Netflix: Should You Jump Aboard?
On Monday afternoon, shares of Netflix (NASDAQ:NFLX) spiked nearly 7 percent after the world’s leading online content streaming company announced that its earnings per share topped estimates and after announcing that it would raise prices on new subscribers.
Netflix has been a controversial stock for years. On one hand, the company is the leader in offering low-cost online streaming content to customers worldwide. It also has had success with hit TV shows like House of Cards. The company has been growing its sales and its subscriber base at a rapid pace, and many investors remain optimistic that the company will continue to grow subscribers who wind up being regular customers for an extended period of time.
The trouble is that this growth and market leadership comes at a very high price — the company is valued at about $22 billion. Meanwhile, its annual revenues equate to about $4 billion, and very little of this makes it to the bottom line. In fact, the company’s trailing earnings come in at less than $3 per share, ,which means that at $372 per share, the company trades at 124 times earnings!
Furthermore, despite this incredible valuation, Netflix faces a lot of competition from companies such as Hulu and less directly from Apple (NASDAQ:AAPL), Google (NASDAQ:GOOG), and Comcast (NASDAQ:CMCSA). Despite the company’s world-renowned service and its virtually universal brand recognition, these competitors are huge companies that are extremely well capitalized.
So far the bulls have been right, and the numbers that came out on Monday speak to this. Not only did the company grow its revenues by 36 percent year over year, but it grew its subscriber base by a whopping 4 million subscriptions in just the last three months, bringing the total number up to 48 million. For this reason, the stock is up 7 percent after hours, and it is up over 1,000 percent in the past 10 years, making it one of the best-performing stocks in a market in which aggregated performance has been lackluster to say the least.
Given these points, there are very poignant arguments to be made on both the bull and bear sides of the debate. While I appreciate management’s ability to generate such a large subscriber base and while I commend the bulls’ insight and risk tolerance over the years, I think investors need to be very careful in this name.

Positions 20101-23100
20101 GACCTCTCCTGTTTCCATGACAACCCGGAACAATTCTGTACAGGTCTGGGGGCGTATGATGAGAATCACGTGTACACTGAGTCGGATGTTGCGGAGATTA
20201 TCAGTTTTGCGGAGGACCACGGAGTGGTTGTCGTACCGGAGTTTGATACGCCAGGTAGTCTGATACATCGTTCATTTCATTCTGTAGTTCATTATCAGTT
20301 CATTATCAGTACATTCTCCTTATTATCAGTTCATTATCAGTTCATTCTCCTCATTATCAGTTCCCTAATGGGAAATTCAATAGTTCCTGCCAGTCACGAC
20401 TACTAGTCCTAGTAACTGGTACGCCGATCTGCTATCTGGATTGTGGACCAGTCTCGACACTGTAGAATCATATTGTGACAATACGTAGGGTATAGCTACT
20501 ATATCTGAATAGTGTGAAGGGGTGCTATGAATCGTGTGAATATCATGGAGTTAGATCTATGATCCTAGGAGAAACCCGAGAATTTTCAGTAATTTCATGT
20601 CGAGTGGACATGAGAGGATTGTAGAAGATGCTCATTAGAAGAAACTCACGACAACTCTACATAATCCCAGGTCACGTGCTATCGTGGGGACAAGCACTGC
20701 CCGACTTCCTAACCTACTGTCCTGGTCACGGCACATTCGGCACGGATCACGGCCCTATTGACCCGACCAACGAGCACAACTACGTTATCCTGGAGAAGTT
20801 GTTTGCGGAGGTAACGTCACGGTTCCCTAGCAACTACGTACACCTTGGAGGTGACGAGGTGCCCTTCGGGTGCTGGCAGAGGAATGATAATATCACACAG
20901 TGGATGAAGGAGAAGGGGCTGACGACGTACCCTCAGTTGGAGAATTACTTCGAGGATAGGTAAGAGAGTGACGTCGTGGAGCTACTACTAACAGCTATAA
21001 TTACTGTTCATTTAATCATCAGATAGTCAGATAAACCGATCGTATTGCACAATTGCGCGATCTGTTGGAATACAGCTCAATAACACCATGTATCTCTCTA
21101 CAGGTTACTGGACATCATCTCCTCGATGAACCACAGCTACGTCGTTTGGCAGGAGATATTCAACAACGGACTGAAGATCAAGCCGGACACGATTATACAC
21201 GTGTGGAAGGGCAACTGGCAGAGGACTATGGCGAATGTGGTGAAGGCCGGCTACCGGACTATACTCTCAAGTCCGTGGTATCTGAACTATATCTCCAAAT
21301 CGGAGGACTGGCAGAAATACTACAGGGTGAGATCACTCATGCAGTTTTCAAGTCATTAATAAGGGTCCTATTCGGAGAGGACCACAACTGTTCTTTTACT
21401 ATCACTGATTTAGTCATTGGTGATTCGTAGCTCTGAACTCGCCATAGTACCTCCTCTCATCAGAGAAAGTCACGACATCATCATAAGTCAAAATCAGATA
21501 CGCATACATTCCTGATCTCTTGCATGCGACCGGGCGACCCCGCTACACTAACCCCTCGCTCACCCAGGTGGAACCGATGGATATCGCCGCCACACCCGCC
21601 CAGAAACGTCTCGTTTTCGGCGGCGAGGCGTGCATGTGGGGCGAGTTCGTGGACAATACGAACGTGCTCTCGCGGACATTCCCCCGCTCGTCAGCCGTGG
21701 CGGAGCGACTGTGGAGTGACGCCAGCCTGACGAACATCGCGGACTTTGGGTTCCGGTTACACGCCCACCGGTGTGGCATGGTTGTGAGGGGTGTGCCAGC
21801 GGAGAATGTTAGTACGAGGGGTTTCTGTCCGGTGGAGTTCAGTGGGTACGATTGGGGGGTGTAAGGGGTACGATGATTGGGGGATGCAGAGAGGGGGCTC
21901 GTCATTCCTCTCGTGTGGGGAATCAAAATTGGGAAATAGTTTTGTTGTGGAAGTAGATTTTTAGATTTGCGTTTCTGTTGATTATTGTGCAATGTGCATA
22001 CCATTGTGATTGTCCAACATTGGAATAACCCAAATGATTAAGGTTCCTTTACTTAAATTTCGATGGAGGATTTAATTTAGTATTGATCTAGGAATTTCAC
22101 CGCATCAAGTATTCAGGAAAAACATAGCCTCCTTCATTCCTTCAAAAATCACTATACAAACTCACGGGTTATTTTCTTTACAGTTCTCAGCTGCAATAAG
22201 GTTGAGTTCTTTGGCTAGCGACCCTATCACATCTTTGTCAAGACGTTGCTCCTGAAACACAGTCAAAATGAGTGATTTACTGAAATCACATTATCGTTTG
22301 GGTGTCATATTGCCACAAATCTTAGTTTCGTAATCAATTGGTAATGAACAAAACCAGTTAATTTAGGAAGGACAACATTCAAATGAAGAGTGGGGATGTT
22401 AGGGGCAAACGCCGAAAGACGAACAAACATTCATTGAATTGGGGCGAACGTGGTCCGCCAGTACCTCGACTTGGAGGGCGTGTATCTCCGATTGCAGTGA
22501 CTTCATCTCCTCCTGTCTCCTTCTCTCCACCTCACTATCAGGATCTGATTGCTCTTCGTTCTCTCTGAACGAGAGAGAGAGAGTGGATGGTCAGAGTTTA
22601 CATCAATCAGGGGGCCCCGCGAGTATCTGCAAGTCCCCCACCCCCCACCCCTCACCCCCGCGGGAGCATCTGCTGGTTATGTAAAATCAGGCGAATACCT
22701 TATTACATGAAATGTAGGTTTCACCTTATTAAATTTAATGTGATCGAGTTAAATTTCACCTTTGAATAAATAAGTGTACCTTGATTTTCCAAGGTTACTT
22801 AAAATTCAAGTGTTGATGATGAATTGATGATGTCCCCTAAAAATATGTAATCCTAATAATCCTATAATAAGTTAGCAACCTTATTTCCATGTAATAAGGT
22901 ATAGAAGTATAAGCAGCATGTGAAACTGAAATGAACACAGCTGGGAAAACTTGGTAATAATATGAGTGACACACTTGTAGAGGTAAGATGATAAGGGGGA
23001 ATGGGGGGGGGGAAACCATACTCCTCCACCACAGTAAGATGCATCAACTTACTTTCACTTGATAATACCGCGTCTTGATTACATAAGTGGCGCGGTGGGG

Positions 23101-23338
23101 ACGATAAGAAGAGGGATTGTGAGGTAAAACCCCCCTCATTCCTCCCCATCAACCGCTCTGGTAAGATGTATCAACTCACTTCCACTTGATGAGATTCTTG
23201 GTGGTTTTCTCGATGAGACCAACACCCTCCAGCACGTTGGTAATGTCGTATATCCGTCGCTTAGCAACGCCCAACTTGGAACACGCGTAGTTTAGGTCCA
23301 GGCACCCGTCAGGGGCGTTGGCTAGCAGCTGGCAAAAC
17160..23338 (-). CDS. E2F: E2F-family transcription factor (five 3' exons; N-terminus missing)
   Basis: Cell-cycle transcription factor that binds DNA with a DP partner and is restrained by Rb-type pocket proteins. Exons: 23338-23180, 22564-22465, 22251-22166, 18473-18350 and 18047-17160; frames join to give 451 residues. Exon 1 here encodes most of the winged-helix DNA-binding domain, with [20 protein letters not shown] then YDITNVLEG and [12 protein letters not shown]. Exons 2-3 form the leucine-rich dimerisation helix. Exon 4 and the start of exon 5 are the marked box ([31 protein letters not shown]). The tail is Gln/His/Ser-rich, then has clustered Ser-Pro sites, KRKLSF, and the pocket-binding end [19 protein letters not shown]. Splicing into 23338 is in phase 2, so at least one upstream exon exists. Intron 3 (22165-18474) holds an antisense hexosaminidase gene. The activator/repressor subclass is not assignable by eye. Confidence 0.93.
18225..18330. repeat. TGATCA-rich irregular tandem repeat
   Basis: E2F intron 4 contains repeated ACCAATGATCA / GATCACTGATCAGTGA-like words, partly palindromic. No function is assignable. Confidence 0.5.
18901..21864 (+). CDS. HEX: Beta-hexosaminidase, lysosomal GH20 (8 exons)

While I wouldn’t short it, I don’t think one can justify taking a long position, either — there are simply too many risks.
First, the market is pricing in a tremendous amount of growth, with the stock trading at over 100 times earnings. While this growth may be coming in the company’s future, investors who want to bet on this growth need to do so when the market is more pessimistic. The stock is priced for perfection, and generally you want to make an investment when some of the downside risks are priced in.
Second, I think bulls need to be concerned about competition. While Netflix has emerged as a leader in the sector, the fact remains that there are several companies out there that have the potential to compete with Netflix. Given this and given the company’s extremely high valuation, it wouldn’t take much of a perceived threat to knock the stock down significantly.
Finally, so far this year, and especially since March, a lot of high-growth stocks have been pulling back. I think that we can see investors who have growth-oriented portfolios start to scale back their appetite for risk, and they will look for opportunities to sell strength. Therefore, I think that while the price of Netflix stock may spike in the coming days, especially as short sellers rush to cover their positions, longer-term shareholders may decide to scale back their positions.
With these points in mind, I would be very cautious in Netflix’s stock. While there is a lot of opportunity, there is also significant risk, and it is unclear to me that the share price sufficiently incorporates it. Therefore, I think investors should take the post-earnings spike and take some chips off the table.
Disclosure: Ben Kramer-Miller has no position in Netflix or in any of the stocks mentioned in this article.